• Device fingerprinting: Moving beyond cookies, modern forms of tracking are starting to rely more on identifying the unique attributes of specific devices (e.g., looking at the device’s operating system, location, time zones, etc.).

What are the limitations of cookies?

One of the most important things you should know is that cookies can’t record information you don’t actively share. Furthermore, with the exception of supercookies and their ilk, all cookies can be blocked or deleted. Beyond these technical limitations, many sites now show cookie disclaimers so that users are made aware of the presence of cookies on the sites they use. This allows users who don’t like the idea of cookies tracking them to avoid cookies whenever they can.

How can I combat cookies?

Every browser has a settings menu where your browser’s behavior toward cookies can be controlled. You should consult your individual browser’s support documentation for information on how to do this, but below we go over some of the settings you should expect to see.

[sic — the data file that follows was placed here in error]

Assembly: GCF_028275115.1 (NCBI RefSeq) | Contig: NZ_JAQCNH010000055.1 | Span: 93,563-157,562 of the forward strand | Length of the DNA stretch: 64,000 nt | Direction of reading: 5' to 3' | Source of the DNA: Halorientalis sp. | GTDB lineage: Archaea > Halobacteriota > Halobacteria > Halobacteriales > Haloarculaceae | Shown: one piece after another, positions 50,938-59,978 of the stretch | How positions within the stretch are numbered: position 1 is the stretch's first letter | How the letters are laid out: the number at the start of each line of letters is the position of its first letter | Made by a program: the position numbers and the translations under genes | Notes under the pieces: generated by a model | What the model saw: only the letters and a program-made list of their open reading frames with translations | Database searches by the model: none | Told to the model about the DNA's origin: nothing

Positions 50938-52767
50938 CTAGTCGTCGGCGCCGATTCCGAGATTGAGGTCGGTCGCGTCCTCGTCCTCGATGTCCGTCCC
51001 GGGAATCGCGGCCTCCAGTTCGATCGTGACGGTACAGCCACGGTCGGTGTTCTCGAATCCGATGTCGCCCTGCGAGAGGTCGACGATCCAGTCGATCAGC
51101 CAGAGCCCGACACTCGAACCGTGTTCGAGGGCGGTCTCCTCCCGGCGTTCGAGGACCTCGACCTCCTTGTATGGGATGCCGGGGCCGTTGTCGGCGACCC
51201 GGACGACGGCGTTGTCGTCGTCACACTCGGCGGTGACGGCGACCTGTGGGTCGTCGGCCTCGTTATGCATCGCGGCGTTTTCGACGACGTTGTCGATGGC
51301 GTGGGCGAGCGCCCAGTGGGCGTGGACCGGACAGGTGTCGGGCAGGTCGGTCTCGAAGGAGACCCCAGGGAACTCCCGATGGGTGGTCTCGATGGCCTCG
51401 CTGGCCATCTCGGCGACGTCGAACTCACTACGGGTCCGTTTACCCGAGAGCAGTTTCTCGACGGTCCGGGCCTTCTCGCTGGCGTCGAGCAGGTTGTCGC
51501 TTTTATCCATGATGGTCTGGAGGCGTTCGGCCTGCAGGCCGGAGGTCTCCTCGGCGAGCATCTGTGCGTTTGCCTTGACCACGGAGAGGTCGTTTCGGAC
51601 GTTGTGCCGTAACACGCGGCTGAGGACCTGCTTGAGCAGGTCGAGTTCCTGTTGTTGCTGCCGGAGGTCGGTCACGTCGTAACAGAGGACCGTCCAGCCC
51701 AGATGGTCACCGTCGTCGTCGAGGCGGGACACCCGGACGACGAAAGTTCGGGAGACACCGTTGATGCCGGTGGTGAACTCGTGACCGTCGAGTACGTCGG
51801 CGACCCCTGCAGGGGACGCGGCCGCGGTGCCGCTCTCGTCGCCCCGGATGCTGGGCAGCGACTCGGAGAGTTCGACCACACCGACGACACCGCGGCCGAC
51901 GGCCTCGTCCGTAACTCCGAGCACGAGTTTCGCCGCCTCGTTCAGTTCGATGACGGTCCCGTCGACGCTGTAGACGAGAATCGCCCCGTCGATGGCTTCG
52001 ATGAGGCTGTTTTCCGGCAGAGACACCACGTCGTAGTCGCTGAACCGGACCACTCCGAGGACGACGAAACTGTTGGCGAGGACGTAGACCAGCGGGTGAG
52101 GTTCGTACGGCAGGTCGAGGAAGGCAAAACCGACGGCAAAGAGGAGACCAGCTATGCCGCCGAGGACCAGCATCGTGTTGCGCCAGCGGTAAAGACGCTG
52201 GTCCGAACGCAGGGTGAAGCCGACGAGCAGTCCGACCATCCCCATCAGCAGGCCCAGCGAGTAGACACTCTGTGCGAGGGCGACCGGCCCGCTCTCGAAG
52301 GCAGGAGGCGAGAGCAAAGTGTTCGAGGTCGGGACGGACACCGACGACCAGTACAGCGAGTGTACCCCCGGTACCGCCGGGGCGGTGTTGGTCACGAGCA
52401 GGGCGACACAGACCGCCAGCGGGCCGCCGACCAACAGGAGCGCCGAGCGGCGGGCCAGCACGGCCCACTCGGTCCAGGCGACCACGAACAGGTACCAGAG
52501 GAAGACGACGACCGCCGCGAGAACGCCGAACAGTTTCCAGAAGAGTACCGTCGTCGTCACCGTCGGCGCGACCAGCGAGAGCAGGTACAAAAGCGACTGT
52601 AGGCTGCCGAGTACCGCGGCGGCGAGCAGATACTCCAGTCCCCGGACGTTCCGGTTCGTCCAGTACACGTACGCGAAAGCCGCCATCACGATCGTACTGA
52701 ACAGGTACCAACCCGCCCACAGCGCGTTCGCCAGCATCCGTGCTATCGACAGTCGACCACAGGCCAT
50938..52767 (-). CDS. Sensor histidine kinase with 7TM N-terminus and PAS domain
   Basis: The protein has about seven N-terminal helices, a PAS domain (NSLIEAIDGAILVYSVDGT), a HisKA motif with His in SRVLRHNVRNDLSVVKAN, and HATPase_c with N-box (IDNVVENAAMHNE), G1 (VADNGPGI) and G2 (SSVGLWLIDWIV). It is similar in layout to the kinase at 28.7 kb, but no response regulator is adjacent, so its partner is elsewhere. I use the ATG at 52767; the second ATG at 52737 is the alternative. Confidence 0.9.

• Disable all cookies. Nearly all browsers have this option, but it’s not ideal because as discussed above, first-party cookies are integral to a normal browsing experience. You’d probably only want to activate this if you were planning on only doing light browsing on your device that didn’t require you to log-in anywhere.
  • Disable third-party cookies. This is a feature offered by most browsers and focuses on disabling cookies not issued by the domain you’re on. This is a way to preserve your browsing experience, while blocking tracking cookies and other more privacy-invasive trackers.